27 May 2014
NovelSat finished installing Carrier ID (CID) on its latest products, bringing the interference mitigating system to 100 percent of its satellite communication equipment. The process was completed most recently for NovelSat’s NS1000 modulator and NS3000 modem with support from the Satellite Interference Reduction Group (IRG). NovelSat had been working on installing CID on its products for three months total, including testing.
“The CID was integrated into existing products as a software upgrade,” Dan Peleg, VP of research and development at NovelSat told Via Satellite. “The task was easy, as we have full control of the signal chain and since the CID feature does not require many resources.”
Peleg said interference had been a problem NovelSat customers were experiencing. The company has included anti-jamming technology and used interference reduction methods with its satellite communication products, NovelSat NS3, since 2011. Adding CID was another step to address customer concerns.
“Customers who encounter interference events will be able to quickly locate the source of interference, so long as the ‘interferer’ uses CID,” explained Peleg. “So, the main savings will be in resources for handling the interference and the usability of the specific satellite bandwidth resulting from a reduction of the downtime caused by erroneous, unintentional interference.”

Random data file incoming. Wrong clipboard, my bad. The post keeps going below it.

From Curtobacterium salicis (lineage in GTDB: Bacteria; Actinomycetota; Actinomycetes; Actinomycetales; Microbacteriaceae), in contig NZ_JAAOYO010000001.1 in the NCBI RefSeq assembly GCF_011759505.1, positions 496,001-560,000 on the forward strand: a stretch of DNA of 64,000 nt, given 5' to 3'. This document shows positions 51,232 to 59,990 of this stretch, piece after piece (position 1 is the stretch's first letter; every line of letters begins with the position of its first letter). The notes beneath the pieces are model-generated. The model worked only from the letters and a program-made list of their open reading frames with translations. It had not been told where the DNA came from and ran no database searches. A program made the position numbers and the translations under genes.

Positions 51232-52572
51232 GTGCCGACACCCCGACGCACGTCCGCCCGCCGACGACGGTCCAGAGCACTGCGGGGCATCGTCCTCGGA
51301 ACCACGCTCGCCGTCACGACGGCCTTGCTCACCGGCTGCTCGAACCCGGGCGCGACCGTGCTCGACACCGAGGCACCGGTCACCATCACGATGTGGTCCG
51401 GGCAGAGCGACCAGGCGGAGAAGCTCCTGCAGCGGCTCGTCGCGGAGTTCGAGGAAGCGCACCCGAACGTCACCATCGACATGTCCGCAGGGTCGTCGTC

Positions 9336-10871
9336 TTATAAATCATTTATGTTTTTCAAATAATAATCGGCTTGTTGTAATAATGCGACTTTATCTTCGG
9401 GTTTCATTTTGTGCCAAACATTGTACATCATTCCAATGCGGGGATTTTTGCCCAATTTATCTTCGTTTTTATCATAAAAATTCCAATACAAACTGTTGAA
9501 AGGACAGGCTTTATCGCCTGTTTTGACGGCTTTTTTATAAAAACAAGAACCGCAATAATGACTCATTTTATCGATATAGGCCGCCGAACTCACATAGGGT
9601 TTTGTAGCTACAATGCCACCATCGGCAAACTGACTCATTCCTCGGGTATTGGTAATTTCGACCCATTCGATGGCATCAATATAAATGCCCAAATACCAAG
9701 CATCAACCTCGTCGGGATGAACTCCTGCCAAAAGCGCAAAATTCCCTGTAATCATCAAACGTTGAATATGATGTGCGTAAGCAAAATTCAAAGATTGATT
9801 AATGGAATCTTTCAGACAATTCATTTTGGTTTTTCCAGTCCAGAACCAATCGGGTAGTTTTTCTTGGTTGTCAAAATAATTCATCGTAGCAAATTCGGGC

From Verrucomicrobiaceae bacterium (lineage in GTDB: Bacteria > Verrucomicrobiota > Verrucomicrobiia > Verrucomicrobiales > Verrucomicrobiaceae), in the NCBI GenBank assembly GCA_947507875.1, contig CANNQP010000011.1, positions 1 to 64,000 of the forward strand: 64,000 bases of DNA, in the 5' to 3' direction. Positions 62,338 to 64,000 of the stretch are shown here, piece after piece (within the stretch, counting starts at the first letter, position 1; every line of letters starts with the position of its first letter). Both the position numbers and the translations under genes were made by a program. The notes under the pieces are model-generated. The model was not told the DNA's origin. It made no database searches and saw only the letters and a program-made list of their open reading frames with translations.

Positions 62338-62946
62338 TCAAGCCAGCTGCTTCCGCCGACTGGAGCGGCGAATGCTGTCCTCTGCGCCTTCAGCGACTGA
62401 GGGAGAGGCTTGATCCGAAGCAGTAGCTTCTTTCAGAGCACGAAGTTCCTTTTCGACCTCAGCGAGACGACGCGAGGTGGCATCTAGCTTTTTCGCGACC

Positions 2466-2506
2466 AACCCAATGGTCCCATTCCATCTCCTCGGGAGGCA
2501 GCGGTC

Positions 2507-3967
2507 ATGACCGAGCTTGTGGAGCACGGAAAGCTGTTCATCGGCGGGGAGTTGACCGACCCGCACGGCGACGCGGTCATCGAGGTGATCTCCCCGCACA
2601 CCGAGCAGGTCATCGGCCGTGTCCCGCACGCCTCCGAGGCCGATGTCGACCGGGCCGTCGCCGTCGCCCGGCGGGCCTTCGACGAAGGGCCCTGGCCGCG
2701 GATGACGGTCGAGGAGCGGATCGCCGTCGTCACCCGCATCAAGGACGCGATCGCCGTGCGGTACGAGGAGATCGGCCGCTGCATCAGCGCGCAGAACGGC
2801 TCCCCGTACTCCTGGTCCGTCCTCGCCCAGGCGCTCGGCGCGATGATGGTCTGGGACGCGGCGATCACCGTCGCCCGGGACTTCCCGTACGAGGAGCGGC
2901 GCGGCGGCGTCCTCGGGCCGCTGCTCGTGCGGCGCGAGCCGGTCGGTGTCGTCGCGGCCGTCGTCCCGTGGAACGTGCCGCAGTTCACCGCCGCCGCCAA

CID works by planting a signal into transmissions sent by satellite modulators or modems. The signal is transmitted below the noise floor of the carrier, but can be detected by special measurement receivers. By including a unique ID on each satellite communication device, interference can be recognized and addressed much more quickly.
“NovelSat (and other companies) started work after IRG, Comtech, Ericsson and Newtec, made the [Digital Video Broadcasting] (DVB) CID Standard,” said Martin Coleman, executive director of IRG. “The idea was always to have an open DVB-CID standard so that the industry could either develop or ‘buy-in’ technology depending on circumstances … For NovelSat, as with others, it was simply ongoing development of their equipment to introduce the new DVB-CID standard that all equipment manufacturers are obliged to now build into future systems.”
Companies such as NovelSat who have modulator products are typically first to adopt CID, according to Coleman. Digital Satellite News Gathering (DSNG) encoders with Original Equipment Manufacturer (OEM) modulator boards, tend to follow close behind.
With CID, satcom users are able to make more efficient use of bandwidth through a lower cost per MHz. Peleg added that for NovelSat, the goal of improving transmission cleanliness does not stop here.
“NovelSat is developing new interference mitigation techniques to further improve the resilience to all kinds of interferences, e.g., X-Pole, Adjacent Satellite Interference (ASI), terrestrial, Continuous Wave (CW), etc.,” he said.
IRG will continue to play a role in these advances. Standards such as DVB-CID and the Network Information Table (NIT-CID) version are unlikely to change, but progress can still be made on reducing interference.
“We are but an observer as NovelSat, along with numerous other companies, are developing in line with IRG technology, techniques or improvements to minimize the creation of interference,” said Coleman.